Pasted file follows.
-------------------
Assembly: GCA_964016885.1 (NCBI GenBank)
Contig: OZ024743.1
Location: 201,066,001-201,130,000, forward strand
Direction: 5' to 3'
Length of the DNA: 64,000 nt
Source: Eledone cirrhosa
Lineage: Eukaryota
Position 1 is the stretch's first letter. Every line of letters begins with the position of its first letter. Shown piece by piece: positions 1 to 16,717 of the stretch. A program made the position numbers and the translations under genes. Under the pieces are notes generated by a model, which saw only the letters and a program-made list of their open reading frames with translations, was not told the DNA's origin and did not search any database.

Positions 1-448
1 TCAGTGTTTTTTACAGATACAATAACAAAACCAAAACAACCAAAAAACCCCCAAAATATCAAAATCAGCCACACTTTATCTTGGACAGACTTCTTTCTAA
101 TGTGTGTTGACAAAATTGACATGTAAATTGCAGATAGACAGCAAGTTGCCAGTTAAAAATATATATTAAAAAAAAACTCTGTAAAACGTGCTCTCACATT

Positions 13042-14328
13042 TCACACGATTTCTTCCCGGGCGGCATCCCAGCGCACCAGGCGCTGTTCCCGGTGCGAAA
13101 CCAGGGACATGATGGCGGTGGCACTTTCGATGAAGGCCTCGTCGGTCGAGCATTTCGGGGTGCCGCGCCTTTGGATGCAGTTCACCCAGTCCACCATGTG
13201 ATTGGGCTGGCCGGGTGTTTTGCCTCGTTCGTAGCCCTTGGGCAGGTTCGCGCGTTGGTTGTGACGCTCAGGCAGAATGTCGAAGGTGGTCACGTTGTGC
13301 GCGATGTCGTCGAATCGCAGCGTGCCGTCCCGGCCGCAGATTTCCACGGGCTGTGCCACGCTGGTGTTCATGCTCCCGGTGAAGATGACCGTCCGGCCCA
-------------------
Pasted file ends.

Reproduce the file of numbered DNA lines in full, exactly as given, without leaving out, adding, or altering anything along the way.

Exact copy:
Assembly: GCA_964016885.1 (NCBI GenBank)
Contig: OZ024743.1
Location: 201,066,001-201,130,000, forward strand
Direction: 5' to 3'
Length of the DNA: 64,000 nt
Source: Eledone cirrhosa
Lineage: Eukaryota
Position 1 is the stretch's first letter. Every line of letters begins with the position of its first letter. Shown piece by piece: positions 1 to 16,717 of the stretch. A program made the position numbers and the translations under genes. Under the pieces are notes generated by a model, which saw only the letters and a program-made list of their open reading frames with translations, was not told the DNA's origin and did not search any database.

Positions 1-448
1 TCAGTGTTTTTTACAGATACAATAACAAAACCAAAACAACCAAAAAACCCCCAAAATATCAAAATCAGCCACACTTTATCTTGGACAGACTTCTTTCTAA
101 TGTGTGTTGACAAAATTGACATGTAAATTGCAGATAGACAGCAAGTTGCCAGTTAAAAATATATATTAAAAAAAAACTCTGTAAAACGTGCTCTCACATT

Positions 13042-14328
13042 TCACACGATTTCTTCCCGGGCGGCATCCCAGCGCACCAGGCGCTGTTCCCGGTGCGAAA
13101 CCAGGGACATGATGGCGGTGGCACTTTCGATGAAGGCCTCGTCGGTCGAGCATTTCGGGGTGCCGCGCCTTTGGATGCAGTTCACCCAGTCCACCATGTG
13201 ATTGGGCTGGCCGGGTGTTTTGCCTCGTTCGTAGCCCTTGGGCAGGTTCGCGCGTTGGTTGTGACGCTCAGGCAGAATGTCGAAGGTGGTCACGTTGTGC
13301 GCGATGTCGTCGAATCGCAGCGTGCCGTCCCGGCCGCAGATTTCCACGGGCTGTGCCACGCTGGTGTTCATGCTCCCGGTGAAGATGACCGTCCGGCCCA